Written by Steve Patterson. In this tutorial, we’ll learn the essentials of working with shapes and Shape layers in Photoshop! We’ll start by learning how to use the five geometric shape tools – the Rectangle Tool, the Rounded Rectangle Tool, the Ellipse Tool, the Polygon Tool, and the Line Tool. Then, in the next tutorial, we’ll learn how to add more complex shapes to our documents with Photoshop’s Custom Shape Tool.
Most people think of Photoshop as a photo editing program, and if you were to ask someone to recommend a good drawing program, Adobe Illustrator would usually be at the top of their list. It’s true that Illustrator’s drawing and illustration features are far beyond Photoshop’s, but Photoshop has more drawing ability than you might expect for a pixel-based image editor, thanks in large part to its Shape tools and Shape layers which make it easy to add simple vector-based graphics and shapes to our designs and layouts.
The Shape Tools
Photoshop gives us six Shape tools to choose from – the Rectangle Tool, the Rounded Rectangle Tool, the Ellipse Tool, the Polygon Tool, the Line Tool, and the Custom Shape Tool, and they’re all nested together in the same spot in the Tools panel. By default, the Rectangle Tool is the one that’s visible in the Tools panel, but if we click on the tool’s icon and hold our mouse button down for a second or two, a fly-out menu appears showing us the other Shape tools we can choose from:
Once you have a Shape tool selected, if you need to switch to a different one, there’s no need to go back to the Tools panel (although you can if you want to) because Photoshop gives us access to all of the Shape tools directly from the Options Bar along the top of the screen. For example, I’ll select the Rectangle Tool from the Tools panel:
With the Rectangle Tool selected, a row of six icons appears in the Options Bar, with each icon representing a different Shape tool. The tools are listed from left to right in the same order they appear in the Tools panel, so again we have the Rectangle Tool, the Rounded Rectangle Tool, the Ellipse Tool, the Polygon Tool, the Line Tool, and the Custom Shape Tool. Simply click on one of the icons to choose the tool you need:
The Shape Layers Option
Before we start drawing any shapes, we first need to tell Photoshop which type of shape we want to draw, and by that, I don’t mean rectangles or circles. Photoshop actually lets us draw three very different kinds of shapes – vector shapes, paths, or pixel-based shapes. We’ll look more closely at the differences between the three and why you’d want to use each one in another tutorial, but in most cases, you’ll want to be drawing vector shapes, which are the same types of shapes we’d be drawing in a program like Illustrator. Unlike pixels, vector shapes are resolution-independent and fully scalable, which means we can make them as big as we like and resize them as often as we like without any loss of image quality. The edges of vector shapes will always remain crisp and sharp, both on the screen and when we go to print them.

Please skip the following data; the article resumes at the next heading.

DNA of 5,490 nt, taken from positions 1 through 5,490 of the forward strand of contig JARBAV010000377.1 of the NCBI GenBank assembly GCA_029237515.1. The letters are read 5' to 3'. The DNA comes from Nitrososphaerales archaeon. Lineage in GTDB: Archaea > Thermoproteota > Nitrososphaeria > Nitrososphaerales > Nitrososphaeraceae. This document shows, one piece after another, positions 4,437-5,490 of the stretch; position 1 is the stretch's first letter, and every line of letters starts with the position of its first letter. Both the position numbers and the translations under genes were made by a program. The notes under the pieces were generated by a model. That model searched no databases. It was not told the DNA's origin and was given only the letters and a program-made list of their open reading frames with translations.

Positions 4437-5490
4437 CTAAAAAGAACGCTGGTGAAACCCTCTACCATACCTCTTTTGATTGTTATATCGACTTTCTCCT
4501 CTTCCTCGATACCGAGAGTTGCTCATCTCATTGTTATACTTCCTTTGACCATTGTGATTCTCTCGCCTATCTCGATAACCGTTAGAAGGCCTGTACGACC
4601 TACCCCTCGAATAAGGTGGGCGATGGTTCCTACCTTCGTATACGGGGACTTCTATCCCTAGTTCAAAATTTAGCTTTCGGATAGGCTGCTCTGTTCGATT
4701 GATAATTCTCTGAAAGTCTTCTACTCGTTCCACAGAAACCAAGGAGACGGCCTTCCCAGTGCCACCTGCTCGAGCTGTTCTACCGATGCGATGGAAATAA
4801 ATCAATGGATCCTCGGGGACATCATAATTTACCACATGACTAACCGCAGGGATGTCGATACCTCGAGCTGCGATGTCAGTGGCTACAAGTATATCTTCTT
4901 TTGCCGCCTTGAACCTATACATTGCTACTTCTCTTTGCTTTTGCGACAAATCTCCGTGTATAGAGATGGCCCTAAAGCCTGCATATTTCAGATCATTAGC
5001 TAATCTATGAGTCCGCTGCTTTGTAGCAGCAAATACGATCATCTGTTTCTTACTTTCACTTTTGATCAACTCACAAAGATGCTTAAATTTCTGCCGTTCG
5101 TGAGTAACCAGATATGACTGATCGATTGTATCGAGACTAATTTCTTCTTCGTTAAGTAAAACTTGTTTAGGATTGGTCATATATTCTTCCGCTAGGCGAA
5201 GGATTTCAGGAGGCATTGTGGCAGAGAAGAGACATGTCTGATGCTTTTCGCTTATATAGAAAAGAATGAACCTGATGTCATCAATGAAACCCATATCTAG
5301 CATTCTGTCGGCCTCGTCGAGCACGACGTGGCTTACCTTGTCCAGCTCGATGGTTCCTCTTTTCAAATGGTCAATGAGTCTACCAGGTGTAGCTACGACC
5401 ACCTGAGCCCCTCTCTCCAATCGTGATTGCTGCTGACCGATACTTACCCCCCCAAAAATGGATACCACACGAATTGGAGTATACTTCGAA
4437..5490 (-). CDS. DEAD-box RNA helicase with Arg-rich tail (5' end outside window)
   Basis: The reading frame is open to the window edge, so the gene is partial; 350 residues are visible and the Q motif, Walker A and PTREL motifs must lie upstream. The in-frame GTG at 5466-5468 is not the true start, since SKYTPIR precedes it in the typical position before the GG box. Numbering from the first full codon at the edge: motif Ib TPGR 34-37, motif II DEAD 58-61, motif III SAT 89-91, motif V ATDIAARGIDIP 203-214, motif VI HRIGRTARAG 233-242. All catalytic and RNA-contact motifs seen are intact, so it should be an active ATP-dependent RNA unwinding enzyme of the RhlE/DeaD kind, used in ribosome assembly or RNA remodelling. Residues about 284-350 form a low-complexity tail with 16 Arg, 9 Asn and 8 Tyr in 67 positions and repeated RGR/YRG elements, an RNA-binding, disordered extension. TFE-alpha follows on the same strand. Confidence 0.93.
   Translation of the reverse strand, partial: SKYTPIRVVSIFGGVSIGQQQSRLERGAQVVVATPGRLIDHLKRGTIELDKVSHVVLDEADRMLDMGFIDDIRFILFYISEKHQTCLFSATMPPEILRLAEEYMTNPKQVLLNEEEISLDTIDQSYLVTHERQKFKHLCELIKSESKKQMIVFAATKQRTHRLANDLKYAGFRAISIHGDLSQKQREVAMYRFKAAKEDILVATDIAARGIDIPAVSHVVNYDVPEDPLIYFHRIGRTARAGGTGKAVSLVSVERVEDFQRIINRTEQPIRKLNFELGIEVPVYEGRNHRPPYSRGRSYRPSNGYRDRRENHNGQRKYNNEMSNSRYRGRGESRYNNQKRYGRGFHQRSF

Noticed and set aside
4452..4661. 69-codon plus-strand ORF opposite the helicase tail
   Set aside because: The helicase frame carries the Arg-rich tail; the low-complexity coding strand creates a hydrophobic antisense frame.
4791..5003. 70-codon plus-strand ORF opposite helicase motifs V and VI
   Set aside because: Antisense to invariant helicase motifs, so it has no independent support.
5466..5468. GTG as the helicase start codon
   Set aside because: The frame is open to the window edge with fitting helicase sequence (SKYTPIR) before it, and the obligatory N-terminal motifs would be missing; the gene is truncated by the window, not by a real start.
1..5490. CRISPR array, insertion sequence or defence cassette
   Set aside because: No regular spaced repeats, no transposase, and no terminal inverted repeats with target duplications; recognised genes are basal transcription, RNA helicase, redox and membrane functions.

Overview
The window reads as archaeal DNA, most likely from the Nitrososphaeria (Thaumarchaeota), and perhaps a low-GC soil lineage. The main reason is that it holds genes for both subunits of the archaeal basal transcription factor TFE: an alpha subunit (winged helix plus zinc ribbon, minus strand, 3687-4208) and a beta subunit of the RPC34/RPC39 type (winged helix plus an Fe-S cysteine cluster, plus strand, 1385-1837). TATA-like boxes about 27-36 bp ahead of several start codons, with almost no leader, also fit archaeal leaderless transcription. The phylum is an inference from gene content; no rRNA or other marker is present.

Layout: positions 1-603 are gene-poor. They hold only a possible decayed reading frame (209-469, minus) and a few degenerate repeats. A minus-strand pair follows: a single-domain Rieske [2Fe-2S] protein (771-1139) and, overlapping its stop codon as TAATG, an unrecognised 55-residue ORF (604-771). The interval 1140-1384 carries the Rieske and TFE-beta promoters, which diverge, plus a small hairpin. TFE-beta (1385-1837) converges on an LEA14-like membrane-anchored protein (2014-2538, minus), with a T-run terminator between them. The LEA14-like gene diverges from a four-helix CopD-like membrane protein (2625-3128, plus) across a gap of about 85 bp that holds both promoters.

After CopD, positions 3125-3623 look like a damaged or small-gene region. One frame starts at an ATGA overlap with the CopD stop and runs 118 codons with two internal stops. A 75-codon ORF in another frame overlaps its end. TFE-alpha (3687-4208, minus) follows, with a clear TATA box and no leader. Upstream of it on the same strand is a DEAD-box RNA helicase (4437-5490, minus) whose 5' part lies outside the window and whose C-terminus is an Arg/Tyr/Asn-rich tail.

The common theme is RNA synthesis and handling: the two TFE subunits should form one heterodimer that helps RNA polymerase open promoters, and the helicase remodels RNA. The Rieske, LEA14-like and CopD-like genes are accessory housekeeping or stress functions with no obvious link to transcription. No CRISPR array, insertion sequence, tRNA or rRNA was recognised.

To draw vector shapes, select the Shape Layers option in the Options Bar. It’s the first of three icons near the far left (the Paths option is the middle of the three icons followed by the Fill Pixels option on the right):
Choosing A Color For The Shape
With the Shape Layers option selected, the next thing we need to do is choose a color for our shape, and we do that by clicking on the color swatch to the right of the word Color in the Options Bar:
Photoshop will pop open the Color Picker where we can choose the color we want to use. I’ll choose red. Click OK once you’ve chosen a color to close out of the Color Picker:
Don’t worry about choosing the wrong color for your shape if you’re not sure which color you’ll need. As we’ll see, Shape layers make it easy to go back and change the color of a shape at any time after we’ve drawn it.
The Rectangle Tool
As you can probably guess from its name, Photoshop’s Rectangle Tool lets us draw four-sided rectangular shapes. Simply click in the document to set the starting point for your shape, then keep your mouse button held down and drag diagonally to draw the rest of the shape. As you drag, you’ll see a thin outline of what the shape will look like:
When you’re happy with the look of your shape, release your mouse button, at which point Photoshop fills the shape with the color you selected in the Options Bar:
Drawing A Shape From Its Center
If you need to draw a rectangle (or any shape) from its center rather than from a corner, click inside the document where the center of the rectangle should be and begin dragging out the shape as you normally would. Once you begin dragging, press your Alt (Win) / Option (Mac) key and keep it held down as you continue dragging. The Alt / Option key tells Photoshop to draw the shape out from its center. This works with all of the Shape tools, not just the Rectangle Tool:
We can also draw squares with the Rectangle Tool. To draw a square, click inside the document and begin dragging out a rectangular shape. Once you’ve started dragging, press your Shift key on your keyboard and keep it held down while you continue dragging out the shape. Holding the Shift key down will force the shape into a perfect square no matter which direction you drag in. You can also add the Alt (Win) / Option (Mac) key to draw the square out from its center (so you would press and hold Shift+Alt (Win) / Shift+Option (Mac)):
Again, Photoshop will display only a thin outline of the square as you’re dragging, but when you release your mouse button, Photoshop fills it with color:
The Shape Options